Source: Detroit Free Press

It was a day of praise, prayer and, well, test driving General Motors’ new lineup of cars, crossovers and SUVS.

In what organizers said was the first event of its kind in the area, Hartford Memorial Baptist Church in Detroit teamed up Sunday with GM and the GM Minority Dealers Association to offer churchgoers a chance to test drive more than a dozen cars.

As congregants left the northwest side church at 1 p.m., Pastor Charles Adams said the idea of Ride and Drive was to demonstrate GM’s commitment to minority causes, its employment of thousands of local African Americans and to encourage churchgoers to buy a new GM car.

“Americans now must support American-made products,” Adams said outside the church with Detroit Mayor Dave Bing, a longtime member. “We are encouraging our church members to take care of their community by buying locally. This is an ethical purpose that is beyond profit.”

After a cruise in a shiny maroon 2010 Chevy Camaro, Indira Murray was all smiles.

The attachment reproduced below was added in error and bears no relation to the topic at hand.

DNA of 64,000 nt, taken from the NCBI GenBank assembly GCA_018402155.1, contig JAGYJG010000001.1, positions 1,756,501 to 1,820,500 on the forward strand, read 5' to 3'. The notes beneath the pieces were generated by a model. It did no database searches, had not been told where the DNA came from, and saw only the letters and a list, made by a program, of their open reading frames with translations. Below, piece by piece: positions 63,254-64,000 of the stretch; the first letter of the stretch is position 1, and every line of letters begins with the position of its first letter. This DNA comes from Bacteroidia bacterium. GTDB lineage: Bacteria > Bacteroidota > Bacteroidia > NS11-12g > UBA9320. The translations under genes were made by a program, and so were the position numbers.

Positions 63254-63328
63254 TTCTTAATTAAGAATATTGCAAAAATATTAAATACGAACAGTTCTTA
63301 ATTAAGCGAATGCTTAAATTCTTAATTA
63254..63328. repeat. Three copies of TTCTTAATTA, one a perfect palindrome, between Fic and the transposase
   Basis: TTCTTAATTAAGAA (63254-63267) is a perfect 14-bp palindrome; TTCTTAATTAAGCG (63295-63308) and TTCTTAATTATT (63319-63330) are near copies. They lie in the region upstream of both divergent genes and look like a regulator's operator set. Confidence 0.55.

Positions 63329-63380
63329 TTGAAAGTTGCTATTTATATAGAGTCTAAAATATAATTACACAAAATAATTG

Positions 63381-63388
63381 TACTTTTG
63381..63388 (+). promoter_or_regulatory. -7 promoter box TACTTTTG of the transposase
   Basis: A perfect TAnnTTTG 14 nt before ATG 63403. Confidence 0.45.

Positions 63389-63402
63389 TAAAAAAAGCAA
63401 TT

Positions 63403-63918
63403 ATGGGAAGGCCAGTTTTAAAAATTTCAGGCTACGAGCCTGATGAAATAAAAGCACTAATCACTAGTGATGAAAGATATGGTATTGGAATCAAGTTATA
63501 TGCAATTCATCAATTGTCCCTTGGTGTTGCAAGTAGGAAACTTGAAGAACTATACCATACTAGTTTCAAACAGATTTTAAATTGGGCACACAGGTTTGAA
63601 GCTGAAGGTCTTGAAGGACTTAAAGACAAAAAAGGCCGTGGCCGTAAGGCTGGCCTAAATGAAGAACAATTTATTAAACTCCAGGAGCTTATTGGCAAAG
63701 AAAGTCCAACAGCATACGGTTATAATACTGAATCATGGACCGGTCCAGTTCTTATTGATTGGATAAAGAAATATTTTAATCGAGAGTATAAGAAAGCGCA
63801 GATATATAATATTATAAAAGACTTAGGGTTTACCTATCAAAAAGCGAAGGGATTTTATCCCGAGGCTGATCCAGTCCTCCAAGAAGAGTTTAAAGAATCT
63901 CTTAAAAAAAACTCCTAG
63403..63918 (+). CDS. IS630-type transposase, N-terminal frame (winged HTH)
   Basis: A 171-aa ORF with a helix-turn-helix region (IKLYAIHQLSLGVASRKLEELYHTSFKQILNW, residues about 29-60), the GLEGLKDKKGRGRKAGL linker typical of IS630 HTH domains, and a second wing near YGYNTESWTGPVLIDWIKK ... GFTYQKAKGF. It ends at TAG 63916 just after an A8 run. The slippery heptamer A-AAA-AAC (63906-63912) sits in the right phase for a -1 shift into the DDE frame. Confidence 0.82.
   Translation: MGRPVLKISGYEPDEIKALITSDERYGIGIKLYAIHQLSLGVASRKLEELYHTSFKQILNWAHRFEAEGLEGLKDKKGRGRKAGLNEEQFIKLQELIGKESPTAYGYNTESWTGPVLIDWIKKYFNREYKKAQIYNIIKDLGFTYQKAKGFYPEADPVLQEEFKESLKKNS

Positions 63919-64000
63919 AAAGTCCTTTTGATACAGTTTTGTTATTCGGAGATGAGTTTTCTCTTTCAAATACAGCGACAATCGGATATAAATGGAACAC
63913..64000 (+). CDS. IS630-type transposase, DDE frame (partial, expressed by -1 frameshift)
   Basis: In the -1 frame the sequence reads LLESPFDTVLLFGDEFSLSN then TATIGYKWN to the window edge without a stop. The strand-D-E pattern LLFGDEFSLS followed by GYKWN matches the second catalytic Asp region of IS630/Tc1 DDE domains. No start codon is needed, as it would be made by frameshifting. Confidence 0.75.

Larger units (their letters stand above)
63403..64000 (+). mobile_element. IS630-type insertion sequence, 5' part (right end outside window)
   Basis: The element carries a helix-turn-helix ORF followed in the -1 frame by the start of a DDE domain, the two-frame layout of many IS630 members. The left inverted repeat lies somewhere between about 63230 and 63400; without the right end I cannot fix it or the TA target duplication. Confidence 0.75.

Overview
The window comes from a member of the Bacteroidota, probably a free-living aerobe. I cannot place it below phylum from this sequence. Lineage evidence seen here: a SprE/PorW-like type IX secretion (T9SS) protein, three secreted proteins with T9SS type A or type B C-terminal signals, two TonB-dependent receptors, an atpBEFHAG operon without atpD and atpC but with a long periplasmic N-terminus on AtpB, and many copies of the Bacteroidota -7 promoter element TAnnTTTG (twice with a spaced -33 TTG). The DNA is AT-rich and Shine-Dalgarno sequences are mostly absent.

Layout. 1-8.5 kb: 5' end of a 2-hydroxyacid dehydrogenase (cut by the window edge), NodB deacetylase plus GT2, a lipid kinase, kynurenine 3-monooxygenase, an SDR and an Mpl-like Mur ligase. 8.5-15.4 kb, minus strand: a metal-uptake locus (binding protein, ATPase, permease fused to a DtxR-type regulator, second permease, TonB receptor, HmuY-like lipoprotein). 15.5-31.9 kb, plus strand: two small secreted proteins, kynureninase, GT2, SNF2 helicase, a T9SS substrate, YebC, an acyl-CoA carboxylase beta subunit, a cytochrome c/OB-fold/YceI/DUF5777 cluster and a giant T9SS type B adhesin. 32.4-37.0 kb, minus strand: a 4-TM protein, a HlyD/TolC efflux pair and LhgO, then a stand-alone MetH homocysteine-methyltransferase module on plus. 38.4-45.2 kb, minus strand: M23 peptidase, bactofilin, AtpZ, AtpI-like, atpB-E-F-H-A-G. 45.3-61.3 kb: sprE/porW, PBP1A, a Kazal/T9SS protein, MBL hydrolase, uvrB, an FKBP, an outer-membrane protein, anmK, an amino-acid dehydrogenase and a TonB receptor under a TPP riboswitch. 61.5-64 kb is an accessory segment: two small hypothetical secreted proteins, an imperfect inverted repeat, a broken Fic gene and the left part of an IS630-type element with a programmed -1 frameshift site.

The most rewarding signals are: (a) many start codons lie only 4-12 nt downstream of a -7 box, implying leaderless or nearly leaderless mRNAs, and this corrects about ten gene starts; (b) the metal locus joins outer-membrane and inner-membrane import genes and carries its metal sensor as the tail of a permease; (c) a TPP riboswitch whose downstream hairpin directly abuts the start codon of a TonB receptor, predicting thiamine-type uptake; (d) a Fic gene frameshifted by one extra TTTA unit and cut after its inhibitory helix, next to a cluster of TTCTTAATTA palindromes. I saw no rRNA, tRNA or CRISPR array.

“It’s a beautiful car,” the 38-year-old Detroit resident said. “I love it. When I get a job, I might get one.”

Her 8-year-old son, Aaron Mahone Jr., was equally impressed: “It was radical.”

Banks also were on hand to show potential new car owners how to apply for a loan. The church was chosen to host the event because it has a history of activism, said event spokesman Kevin McCormick..

Poised to buy a powerful SUV, Carl Smith said his priorities changed after driving a four-cylinder, fuel-efficient Chevy Equinox.

“The older you get, the more you think about saving money,” the 40-year-old Detroit resident said after his test drive.

The event was a success, said Bill Perkins, president of Bill Perkins Automotive Group in Eastpointe and former president of the GM Minority Dealers Association.

“Here’s a way for people to experience the GM product without worrying about pushy dealers,” Perkins said

Why no Chryslers or Fords?

Organizers said it was GM’s idea.